Texas Architect May/June 2007: San Antonio
Texas Architect is the official publication of the Texas Society of Architects, each edition features recently completed projects and other editorial content largely written by AIA members in Texas. That collective participation was the basis of Texas Architect’s recognition by the national AIA with a 2010 Institute Honor for Collaborative Achievement.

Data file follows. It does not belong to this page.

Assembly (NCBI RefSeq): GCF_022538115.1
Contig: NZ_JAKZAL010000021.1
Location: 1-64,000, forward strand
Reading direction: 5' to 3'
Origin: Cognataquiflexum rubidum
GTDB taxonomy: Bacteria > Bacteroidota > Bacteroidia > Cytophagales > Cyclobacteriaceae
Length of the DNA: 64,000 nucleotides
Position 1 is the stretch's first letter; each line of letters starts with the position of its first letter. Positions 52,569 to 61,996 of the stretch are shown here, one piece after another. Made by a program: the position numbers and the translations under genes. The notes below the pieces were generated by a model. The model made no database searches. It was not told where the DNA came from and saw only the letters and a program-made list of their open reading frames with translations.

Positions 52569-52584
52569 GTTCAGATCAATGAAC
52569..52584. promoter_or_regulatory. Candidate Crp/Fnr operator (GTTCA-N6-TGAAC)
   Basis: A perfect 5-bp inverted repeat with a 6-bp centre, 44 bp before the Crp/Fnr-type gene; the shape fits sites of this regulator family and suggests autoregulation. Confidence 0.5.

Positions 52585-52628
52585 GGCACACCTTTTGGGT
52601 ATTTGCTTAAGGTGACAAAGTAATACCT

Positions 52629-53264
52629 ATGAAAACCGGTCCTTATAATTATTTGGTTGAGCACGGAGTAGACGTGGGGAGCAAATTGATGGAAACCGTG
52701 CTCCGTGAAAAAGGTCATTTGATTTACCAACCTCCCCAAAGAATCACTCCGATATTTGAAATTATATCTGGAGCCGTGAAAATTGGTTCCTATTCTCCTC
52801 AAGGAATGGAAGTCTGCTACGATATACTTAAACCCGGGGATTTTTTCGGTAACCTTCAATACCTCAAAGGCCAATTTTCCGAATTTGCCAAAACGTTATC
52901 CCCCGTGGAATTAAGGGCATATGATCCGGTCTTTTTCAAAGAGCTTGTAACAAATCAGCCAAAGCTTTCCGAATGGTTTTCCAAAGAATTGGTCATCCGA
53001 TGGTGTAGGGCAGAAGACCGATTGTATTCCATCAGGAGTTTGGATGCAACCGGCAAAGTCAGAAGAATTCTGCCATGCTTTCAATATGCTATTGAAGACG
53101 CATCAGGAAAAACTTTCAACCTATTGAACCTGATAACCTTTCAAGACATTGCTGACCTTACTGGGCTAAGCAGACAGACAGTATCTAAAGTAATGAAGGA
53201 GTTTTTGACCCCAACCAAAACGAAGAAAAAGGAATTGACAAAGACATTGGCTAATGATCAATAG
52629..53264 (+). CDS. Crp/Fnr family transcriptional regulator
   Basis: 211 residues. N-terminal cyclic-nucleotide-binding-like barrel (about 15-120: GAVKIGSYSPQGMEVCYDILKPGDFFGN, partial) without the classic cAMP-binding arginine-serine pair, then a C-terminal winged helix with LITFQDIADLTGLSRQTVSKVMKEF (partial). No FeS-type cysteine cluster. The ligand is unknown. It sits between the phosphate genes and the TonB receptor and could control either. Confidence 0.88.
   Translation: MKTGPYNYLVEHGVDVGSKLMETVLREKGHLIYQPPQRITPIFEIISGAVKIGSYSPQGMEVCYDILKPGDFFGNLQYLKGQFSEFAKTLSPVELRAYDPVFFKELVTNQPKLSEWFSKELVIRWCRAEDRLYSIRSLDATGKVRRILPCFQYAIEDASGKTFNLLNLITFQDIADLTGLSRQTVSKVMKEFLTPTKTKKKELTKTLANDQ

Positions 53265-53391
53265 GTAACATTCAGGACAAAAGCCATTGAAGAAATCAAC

E D I T O R ’ S N O T E 5/6 2007 texas architect 7 For a glimpse into the future of the architec- tural profession, the University of San Antonio College of Architecture offers a few hints. The College’s design studios present examples of the kind of diversity that has proved so elusive for the profession, with the demographic character of its student body giving the impression that progress may be just a few years away. UTSA, the youngest of the state’s eight ac- credited architecture schools, boasts the fast- est-growing architectural program in Texas, but more significant is the makeup of its 1,008 enrollment—with a reported 54 percent Latino, 34 percent Anglo, 4.4 percent African Ameri- can, and 3.6 percent Asian American. Among the eight architecture schools, only the Uni- versity of Houston exemplifies a broader ethnic diversity, with its enrollment of 817 reported as 39 percent Anglo, 32 percent Latino, 19 per- cent Asian American, and 6.4 percent African American. As might be expected, Prairie View A&M, one of the nation’s seven Historically Black Colleges and Universities with a profes- sional architecture program, has the most black students among its enrollment of 250—with a student body made up of 73.4 percent African American, 15.6 percent Latino, 6.8 percent An- glo, and 1.2 percent Asian American. (Figures, based on Fall 2006 enrollment, represent all undergraduate and graduate programs within the respective schools of architecture.) Statistics on gender at UTSA are similarly illuminating in regard to a profession that con- tinues to be dominated by white males. Women now comprise 45 percent of the College’s 1,008 student. While far above the 12 percent that females represent among AIA’s licensed archi- tects, UTSA’s figure is just the third-highest in the state. Fall 2006 enrollment at the University of Texas at Austin showed 55.2 percent of its 643 students were female and rice University reported women comprising 54 percent of its 177 students during the same period. Encouraging as those numbers may be, trends indicate that most minority and female graduates will not become licensed architects but instead will opt for other careers within the architecture profession and allied fields. The greater impact on the AIA most likely will be improved diversity among its associate ranks. Membership totals from the Texas component, which closely resemble the AIA’s numbers, pro- vide an illustrative snapshot. (See box above.) A Hopeful Look Forward Broader diversity in some Texas schools may herald a more inclusive profession associate Professor Mahesh senagala’s fourth-year studio represents a microcosm of Utsa college of architecture’s overall demographic characteristics. Latinos comprise 54 percent of enrollment and women account for 45 percent. since achieving accreditation in 2002, Utsa has become the fastest-growing architectural program in texas. by STEphEN ShaRpE architect Members 87% Male 12% Female 76% Anglo 6% Latino 3% Asian American 1% African American 14% Undeclared associate Members 67% Male 31% Female 50% Anglo 17% Latino 6% Asian American 4% African American 21% Undeclared aIa Texas Membership (april 2007) Almost 40 years after National Urban League President Whitney M. Young Jr. famously re- buked the AIA for its “irrelevance” in regard to the civil rights movement, the AIA has little to show for its efforts to recruit talent among the nation’s black communities. Since Young’s address before the AIA convention of 1968, the percentage of black students enrolled in most architectural programs remains dismally low. There are, however, a few bright spots – in- creased numbers of women, Latinos, and Asian Americans studying architecture in some Texas schools – in the overall picture that give hope to a profession that can only benefit from a mem- bership that better reflects the populace. UTSA’s demographics certainly demonstrate success in reaching out to historically underserved con- stituencies and extending the opportunity to join a profession that sorely needs them. Stephen Sharpe is editor of Texas Architect. phoTo coUrT eSy T he U niv erSiT y oF T e x A S AT S A n A n To nio